It is difficult to sort out the tangle of events; no summary could do it justice. Critics have enthused about the film even when they apparently misunderstand the complicated twists in the plot. We, like the characters in the film, leap to mistaken conclusions. In the New Yorker Anthony Lane seems to tell readers that Nader caused the miscarriage, which under Sharia is considered a kind of murder. But it becomes clear that Nader is not at fault.
As the narrative gathers momentum, Termeh emerges as the exemplary moral figure. She has chosen to stay with her father and grandfather, and we watch Nader helping her with her homework, setting the highest standards of disciplined study and honesty. She is learning Persian vocabulary, and her teacher has mistakenly included an Arabic word. Her father insists that she not accept that translation even if the teacher marks her down as she predicts. He is instilling in her his sense of principled rectitude.
Like many daughters who admire their fathers, she expects him to live up to these exacting standards. And as a silent witness to the tangle of events, she knows he is making an exception for his own self-interest when he testifies that he did not know Razieh was pregnant when he pushed her. Termeh gently confronts her father. He admits the truth but explains that when they had come home that day and found his father unconscious on the floor with one arm tied to his bed and Razieh gone, he had become irate. In that moment of anger, he says, he did not know the caretaker was pregnant. Termeh asks her father why he doesn’t tell that to the court, and he lamely responds that the “law” doesn’t care. Nader reflects for a moment (a Pinter-like pause?) and then quite unexpectedly puts the moral-psychological burden on his daughter: if she wants him to tell the truth in court, he will.
Sometimes censorship can be a catalyst for creativity rather than a handicap.
This narrative twist pulls the rug out from under those who want morality in black and white, characters who are good or bad. And so it goes throughout A Separation. The suspense is intensified in moments like this, as Farhadi demonstrates “what a tangled web we weave, When first we practice to deceive.”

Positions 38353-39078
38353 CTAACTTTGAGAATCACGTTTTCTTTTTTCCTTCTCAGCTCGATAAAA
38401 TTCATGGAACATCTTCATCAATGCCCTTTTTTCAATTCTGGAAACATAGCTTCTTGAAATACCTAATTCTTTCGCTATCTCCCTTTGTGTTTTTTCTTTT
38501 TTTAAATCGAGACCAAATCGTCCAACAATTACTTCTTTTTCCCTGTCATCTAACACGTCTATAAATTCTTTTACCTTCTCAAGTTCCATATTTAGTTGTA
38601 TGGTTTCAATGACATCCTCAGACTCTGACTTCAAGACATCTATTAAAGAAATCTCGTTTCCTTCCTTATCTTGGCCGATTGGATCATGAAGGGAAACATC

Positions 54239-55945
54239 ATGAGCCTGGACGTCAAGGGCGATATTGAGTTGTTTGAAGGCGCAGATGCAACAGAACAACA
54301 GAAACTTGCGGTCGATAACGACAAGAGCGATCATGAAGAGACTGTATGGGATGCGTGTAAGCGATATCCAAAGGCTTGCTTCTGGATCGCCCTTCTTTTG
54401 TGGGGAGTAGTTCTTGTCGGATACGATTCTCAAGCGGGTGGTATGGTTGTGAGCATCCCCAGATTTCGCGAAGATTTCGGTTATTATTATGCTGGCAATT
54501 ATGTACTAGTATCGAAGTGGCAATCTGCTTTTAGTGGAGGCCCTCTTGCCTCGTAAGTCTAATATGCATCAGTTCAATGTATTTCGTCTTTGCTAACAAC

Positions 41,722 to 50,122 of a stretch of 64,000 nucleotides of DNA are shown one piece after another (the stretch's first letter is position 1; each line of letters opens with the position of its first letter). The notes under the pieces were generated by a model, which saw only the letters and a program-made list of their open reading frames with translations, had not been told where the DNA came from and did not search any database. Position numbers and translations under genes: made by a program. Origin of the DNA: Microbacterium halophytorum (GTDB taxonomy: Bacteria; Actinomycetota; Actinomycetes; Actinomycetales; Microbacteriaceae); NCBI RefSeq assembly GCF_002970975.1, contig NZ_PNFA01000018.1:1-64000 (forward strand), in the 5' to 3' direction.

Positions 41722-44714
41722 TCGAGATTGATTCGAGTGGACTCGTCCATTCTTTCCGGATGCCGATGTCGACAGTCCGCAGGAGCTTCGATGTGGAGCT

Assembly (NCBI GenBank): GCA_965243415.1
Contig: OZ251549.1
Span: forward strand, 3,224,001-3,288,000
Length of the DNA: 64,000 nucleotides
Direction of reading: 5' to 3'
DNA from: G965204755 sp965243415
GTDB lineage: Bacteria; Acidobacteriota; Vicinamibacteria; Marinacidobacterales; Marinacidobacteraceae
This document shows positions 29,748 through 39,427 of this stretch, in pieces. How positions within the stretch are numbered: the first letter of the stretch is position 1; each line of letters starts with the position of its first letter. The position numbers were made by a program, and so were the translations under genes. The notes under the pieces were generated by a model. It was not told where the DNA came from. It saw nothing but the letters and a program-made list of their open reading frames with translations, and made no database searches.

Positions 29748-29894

Simin, foreseeing disaster if Nader goes to prison, organizes a mediation with Razieh’s husband, offering him money to withdraw his legal claim against Nader. But before handing over the money, Nader asks Razieh to swear on the Qur’an that his push caused the miscarriage. By then the angry Hodjat, overwhelmed by debt, just wants the money and insists that his submissive wife swear. But faced with sacrilege, she explains to him that the miscarriage was not Nader’s fault. She had been hit by a car the day before. In fact she left Nader’s father tied to the bed so he would not be able to hurt himself while she saw a doctor about her condition. Hodjat, another supposed man of principle, makes a self-interested decision and insists that she swear nonetheless. His frightened wife risks his wrath, yet she also believes that if she swears falsely on the Qur’an, some tragedy will befall their young daughter Somayeh (Kimia Hosseini). Razieh, who is nothing if not meek, takes her stand on the Qur’an. Her husband explodes in rage, hitting himself and not her.
• • •
The film ends in family court, where we began. Simin and Nader have apparently agreed to a divorce. They are dressed in black, and perhaps we are to understand that Nader’s father has died. Now the presiding official allows Termeh to decide which parent she will live with. The choice seems to involve leaving the country with her mother or staying in Iran with her father. It is a moment in which all the psychological and moral tensions of the child and her parents are pulled taut. We watch in suspense as the tears gather in their daughter’s eyes and roll down her cheeks. Then the film ends before we know her decision.
Although Farhadi might suffer political consequences for his film, he has repeatedly made clear that he doesn’t take sides. Each of the characters has a point of view, but there is no clear resolution. The result is a brilliant portrait of the human condition, and it seems to me that its genius owes something to censorship, a paradox that Sartre famously captured: “We were never so free as under the German occupation . . . each thought was a conquest . . . each word became as precious as a declaration of principle . . . each gesture had the weight of an engagement.”